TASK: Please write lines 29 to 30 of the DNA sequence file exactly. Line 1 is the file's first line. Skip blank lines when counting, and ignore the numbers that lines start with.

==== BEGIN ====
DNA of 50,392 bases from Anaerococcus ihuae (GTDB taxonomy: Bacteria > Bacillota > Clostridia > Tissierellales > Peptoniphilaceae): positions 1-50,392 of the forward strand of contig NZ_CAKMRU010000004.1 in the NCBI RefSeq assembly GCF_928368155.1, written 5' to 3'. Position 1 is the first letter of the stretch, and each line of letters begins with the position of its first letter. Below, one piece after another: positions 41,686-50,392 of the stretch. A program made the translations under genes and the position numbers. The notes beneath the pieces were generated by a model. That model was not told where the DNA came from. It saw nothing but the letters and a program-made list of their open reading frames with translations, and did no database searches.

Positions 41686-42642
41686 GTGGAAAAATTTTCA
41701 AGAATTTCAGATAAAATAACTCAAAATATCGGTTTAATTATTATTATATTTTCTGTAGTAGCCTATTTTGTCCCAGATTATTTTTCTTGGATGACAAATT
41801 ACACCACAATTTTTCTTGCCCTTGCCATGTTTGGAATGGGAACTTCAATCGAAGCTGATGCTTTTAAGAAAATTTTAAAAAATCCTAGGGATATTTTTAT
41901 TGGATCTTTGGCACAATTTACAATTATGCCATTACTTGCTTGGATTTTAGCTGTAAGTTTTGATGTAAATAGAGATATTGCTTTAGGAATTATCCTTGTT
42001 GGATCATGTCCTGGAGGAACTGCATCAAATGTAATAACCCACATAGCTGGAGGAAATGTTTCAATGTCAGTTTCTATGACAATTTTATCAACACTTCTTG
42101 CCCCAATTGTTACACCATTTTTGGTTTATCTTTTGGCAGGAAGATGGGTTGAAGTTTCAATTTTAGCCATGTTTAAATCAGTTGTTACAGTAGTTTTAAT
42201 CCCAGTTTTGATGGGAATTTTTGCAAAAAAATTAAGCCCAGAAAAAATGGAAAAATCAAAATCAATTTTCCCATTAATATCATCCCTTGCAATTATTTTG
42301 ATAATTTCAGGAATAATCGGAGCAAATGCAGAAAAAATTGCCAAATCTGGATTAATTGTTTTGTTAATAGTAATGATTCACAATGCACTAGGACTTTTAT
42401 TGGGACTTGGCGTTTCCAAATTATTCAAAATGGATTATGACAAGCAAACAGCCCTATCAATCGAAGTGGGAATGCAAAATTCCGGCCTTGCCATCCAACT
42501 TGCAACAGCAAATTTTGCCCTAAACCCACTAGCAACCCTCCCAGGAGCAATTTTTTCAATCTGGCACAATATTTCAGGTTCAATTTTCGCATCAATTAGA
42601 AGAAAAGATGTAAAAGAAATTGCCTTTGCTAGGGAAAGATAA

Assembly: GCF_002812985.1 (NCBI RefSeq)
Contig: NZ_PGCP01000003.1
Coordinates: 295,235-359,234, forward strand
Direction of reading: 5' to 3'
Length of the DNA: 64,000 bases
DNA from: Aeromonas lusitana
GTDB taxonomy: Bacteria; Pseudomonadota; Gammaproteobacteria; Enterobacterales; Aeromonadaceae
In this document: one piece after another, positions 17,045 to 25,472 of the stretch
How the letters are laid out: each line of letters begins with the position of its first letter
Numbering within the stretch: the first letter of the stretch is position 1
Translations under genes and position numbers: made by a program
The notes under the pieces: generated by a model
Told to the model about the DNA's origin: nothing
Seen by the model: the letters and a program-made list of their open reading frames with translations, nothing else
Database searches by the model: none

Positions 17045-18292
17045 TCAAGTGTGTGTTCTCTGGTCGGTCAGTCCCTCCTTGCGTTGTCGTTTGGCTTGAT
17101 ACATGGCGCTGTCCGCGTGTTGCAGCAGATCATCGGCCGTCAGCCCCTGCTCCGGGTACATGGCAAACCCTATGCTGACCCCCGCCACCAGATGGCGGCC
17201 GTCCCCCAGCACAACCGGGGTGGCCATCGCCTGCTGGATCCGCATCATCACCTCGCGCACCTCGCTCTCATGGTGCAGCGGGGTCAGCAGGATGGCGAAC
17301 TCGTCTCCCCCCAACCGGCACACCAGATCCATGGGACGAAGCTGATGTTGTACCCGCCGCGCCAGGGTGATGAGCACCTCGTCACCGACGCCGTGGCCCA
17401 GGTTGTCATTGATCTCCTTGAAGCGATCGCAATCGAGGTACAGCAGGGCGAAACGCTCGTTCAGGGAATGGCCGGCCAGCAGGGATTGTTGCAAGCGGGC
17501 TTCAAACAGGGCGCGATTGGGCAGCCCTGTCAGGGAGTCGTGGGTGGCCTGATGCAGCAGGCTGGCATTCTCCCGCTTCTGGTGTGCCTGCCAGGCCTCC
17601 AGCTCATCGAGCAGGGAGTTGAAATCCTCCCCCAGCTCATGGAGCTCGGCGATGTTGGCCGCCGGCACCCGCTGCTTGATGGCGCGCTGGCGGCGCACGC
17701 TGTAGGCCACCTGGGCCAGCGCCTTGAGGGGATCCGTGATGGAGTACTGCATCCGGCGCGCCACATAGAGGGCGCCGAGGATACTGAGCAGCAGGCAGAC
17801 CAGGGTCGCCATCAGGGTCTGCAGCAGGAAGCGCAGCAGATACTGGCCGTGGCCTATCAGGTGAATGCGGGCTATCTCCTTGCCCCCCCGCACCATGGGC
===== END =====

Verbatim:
Positions 17045-18292
17045 TCAAGTGTGTGTTCTCTGGTCGGTCAGTCCCTCCTTGCGTTGTCGTTTGGCTTGAT